top of page

Is the Market "Due" for an Outlier?

We are going to begin this update by discussing outlier days. As a reminder, an outlier day is any single trading day that is beyond +/-1.50%. Outlier days are an indication of market efficiency. Typically, in a normal “rational” market, the S&P 500 would be expected to experience about 13 outlier days in a calendar year. Bear markets, or irrational and inefficient markets will experience a larger amount of outlier days. Take last year as an example. 2022 was a bear market. As a result, the S&P 500 experienced 75 outlier days, which is about one outlier every three trading days—far more than what would be expected during any rational market environment.

So far in 2023, there have been 10 outlier days, which is still quite a few, but the frequency is nonetheless declining. The market’s last outlier day occurred 16 trading days ago. To put that into context, the longest stretch between outlier days in 2022 was only 11 trading days. This current stretch without an outlier day is the second longest so far this year (20 trading days is this year’s high-water mark). The decline in the frequency of outlier days is a positive for the market that coincides with declining volatility.

It would make sense that the market could experience another outlier day soon, either up or down. Short-term volatility (as measured by the 10-day Canterbury Volatility Index, or “10-day CVI”) is now the lowest it has been since November 2021. Declining volatility can be like the squeezing of a spring, in that you may eventually experience a release of pent-up pressure in the form of an outlier day.

Here are some additional comments regarding the S&P 500:

Source: Canterbury Investment Management. Chart created using Optuma Technical Analysis Software

1. Point 1 shows a diagonal trend line across the market’s relative peaks in 2022. You can see that this line often behaved as “resistance,” meaning that when price rallied to this trend line, a wave of supply came in and pushed the market lower. We saw the S&P 500 break above this resistance line at the beginning of the year. You can also see that the market then declined to the trend line last month but bounced off it. This is a positive for the market. Has prior resistance now become support?

2. Right now, the S&P 500 is near a prior peak, which can be a point of contention. While the market index has appeared to have established a higher low, can it also put in a higher high? Sometimes, you may experience an outlier day that bounces off, or even breaks through the resistance line.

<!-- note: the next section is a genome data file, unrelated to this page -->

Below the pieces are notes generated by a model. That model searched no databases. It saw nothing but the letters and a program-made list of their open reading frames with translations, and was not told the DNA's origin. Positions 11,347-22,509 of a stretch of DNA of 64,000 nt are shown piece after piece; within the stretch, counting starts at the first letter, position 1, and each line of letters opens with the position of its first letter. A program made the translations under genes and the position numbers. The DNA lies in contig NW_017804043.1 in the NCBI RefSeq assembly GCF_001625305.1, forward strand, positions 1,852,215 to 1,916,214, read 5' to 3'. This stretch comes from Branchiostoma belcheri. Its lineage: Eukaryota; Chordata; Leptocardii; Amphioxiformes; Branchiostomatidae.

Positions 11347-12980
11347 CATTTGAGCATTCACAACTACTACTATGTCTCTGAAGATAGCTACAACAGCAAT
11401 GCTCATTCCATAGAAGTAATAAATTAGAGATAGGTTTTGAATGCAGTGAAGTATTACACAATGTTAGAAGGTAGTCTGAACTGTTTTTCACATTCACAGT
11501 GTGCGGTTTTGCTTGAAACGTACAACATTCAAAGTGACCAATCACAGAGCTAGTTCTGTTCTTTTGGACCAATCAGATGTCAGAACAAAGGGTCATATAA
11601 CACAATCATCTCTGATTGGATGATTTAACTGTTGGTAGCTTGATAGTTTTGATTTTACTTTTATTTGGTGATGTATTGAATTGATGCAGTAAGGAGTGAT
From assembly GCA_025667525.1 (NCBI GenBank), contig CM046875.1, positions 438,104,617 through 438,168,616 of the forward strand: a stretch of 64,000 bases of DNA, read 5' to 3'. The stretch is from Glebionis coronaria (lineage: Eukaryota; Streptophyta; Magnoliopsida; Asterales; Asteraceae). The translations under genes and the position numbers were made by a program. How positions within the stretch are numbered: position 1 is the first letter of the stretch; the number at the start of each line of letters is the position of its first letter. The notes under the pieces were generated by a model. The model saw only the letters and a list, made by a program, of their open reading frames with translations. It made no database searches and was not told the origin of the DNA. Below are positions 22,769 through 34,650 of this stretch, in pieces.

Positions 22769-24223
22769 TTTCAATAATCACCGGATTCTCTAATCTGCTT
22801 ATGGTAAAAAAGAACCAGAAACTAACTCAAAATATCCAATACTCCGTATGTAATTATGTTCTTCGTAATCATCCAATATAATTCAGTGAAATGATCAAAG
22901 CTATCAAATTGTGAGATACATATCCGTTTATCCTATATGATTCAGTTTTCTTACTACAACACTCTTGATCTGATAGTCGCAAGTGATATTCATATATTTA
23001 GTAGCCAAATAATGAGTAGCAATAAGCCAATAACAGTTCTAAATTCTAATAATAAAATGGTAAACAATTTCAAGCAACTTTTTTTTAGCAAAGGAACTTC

3. Coinciding with the prior peak, the S&P 500 is very close to being “overbought” meaning its risen too far, too fast according to its 10-period RSI (a common technical indicator). When a market or security becomes overbought, it would be expected to experience some sort of pullback or sideways movement to catch its breath.

In summary, in the short term, the market is almost overbought, and near its recent peak, which could behave as resistance. In addition, volatility is declining with 10-day CVI at its lowest point for the last year and a half. This could be a recipe for another outlier day, as the market has not seen one in a few weeks. Keep in mind that the outlier day can come in either direction, up or down.


Long term treasury bonds appear to have reached a point of resistance and fallen off of it. Looking at the chart below, which shows the 20-year treasury ETF (TLT), treasury bonds have been in a “trading range” since November. A trading range is a sideways fluctuation where supply and demand battle out at two different points. At support, the lower line, demand usually becomes stronger and forces prices higher. At resistance, the upper line, supply wins and forces prices lower. Eventually, price will break one of the lines, either above the upper line or below the lower line. Interestingly, the volatility (as measured by the Canterbury Volatility Index) of the treasury bond ETF is higher, or riskier, than the volatility of the S&P 500.

Source: Canterbury Investment Management. Chart created using Optuma Technical Analysis Software

Bottom Line

In the short term for stocks, the S&P 500 is at a small point of resistance, while being nearly overbought. While it is positive that volatility has declined and outlier days have become less frequent, this could be a spot where you see a small burst in volatility in the form of one or more outliers.

For the longer term, the market has rallied off of prior resistance (the diagonal line drawn from prior peaks) and appears to have put in a higher low. This is a crucial part of the process for returning to the market’s all-time high. Rome was not built in a day, and neither will the recovery from a bear market.

As far as leadership is concerned, developed international stocks remain strong. Part of this has been due to a poor performing US dollar. In addition, many US sectors are seeing volatility decline. The only US sectors that are in one of Canterbury’s four “bear Market States” are Financials, Utilities and Real Estate.


bottom of page